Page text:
[SciPy-User] Return type of scipy.interpolate.splev for input array of length 1
Wed Jan 20 14:00:47 CST 2010
2010/1/19 Pauli Virtanen <firstname.lastname@example.org>:
> Mon, 18 Jan 2010 10:59:46 -0500, josef.pktd wrote:
>> On Sun, Jan 17, 2010 at 5:25 AM, Yves Frederix <email@example.com>
>>> It was rather unexpected that the type of input and output data are
>>> different. After checking interpolate/fitpack.py it seems that this
>>> behavior results from the fact that the length-1 case is explicitly
>>> treated differently (probably to be able to deal with the case of
>>> scalar input, for which scalar output is expected):
>>> 434 def splev(x,tck,der=0):
>>> 487 if ier: raise TypeError,"An error occurred" 488
>>> if len(y)>1: return y 489 return y
>>> Wouldn't it be less confusing to have the return value always have the
>>> same type as the input data?
>> I don't know of any "official" policy.
> I think (unstructured) interpolation should respect
> input.shape == output.shape
> also for 0-d. So yes, it's a wart, IMHO.
> Another question is: how many people actually have code that depends on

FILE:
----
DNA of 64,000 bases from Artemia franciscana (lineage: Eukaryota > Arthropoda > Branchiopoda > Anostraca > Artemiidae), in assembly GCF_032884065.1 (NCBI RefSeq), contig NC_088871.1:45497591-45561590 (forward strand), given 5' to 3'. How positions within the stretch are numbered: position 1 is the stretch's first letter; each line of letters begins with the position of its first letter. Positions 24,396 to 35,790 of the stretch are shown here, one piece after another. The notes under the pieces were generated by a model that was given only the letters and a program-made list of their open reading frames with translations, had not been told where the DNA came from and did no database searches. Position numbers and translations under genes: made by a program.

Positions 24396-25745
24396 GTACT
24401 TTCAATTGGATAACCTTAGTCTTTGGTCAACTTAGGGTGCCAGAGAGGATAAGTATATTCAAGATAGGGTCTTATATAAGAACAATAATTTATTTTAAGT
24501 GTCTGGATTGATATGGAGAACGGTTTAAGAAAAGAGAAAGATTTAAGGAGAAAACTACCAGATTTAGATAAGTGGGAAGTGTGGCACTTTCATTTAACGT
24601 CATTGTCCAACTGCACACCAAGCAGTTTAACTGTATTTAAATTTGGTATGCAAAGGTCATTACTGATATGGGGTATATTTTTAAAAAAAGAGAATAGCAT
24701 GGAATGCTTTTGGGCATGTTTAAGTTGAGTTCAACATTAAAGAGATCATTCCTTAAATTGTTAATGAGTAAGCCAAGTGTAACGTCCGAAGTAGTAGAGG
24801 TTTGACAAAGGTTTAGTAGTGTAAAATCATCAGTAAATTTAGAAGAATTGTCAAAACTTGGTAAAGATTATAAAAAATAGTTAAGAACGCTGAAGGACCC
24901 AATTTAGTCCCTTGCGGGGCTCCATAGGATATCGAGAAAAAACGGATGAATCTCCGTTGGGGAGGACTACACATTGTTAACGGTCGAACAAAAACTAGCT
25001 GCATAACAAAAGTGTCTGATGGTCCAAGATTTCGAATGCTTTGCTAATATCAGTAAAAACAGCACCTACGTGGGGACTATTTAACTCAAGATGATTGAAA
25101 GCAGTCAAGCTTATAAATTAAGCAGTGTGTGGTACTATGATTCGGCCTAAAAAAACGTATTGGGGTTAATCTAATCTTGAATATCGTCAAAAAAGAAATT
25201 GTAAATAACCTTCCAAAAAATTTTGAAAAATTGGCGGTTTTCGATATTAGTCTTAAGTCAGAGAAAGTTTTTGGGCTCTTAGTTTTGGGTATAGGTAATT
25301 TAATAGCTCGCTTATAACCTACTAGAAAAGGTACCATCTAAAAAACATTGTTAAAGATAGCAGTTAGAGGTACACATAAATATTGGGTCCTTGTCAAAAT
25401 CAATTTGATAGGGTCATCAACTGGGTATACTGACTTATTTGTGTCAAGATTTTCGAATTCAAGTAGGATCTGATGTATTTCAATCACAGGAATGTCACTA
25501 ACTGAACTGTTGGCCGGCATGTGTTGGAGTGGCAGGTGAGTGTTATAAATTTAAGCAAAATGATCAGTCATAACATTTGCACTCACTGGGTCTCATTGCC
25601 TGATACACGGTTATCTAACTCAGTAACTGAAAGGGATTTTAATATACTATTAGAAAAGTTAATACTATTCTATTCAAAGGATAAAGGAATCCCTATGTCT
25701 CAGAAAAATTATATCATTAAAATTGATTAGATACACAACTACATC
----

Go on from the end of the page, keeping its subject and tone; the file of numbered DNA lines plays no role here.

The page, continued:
> this wart, and can it be fixed? I'd guess there's not much problem: (1,)
> arrays function nicely as scalars, but not vice versa because of
More generally, I think many functions should preserve the shape of
the input array. Unfortunately it's often a hassle to do this: a few
functions I have written start by checking whether the input is a
scalar, setting a boolean and converting it to an array of size one;
then at the end, I check the boolean and strip the array wrapping if
the input is a scalar. It's annoying boilerplate, and I suspect that
many functions don't handle this just because it's a nuisance. Some
handy utility code might help.
It would also be good to have a generic test one could apply to many
functions to check that they preserve array shapes (0-d, 1-d of size
1, many-dimensional, many-dimensional with a zero dimension), and
scalarness. Together with a test for preservation of arbitrary array
subclasses (and correct functioning when handed matrices), one might
be able to shake out a lot of minor easy-to-fix nuisances.
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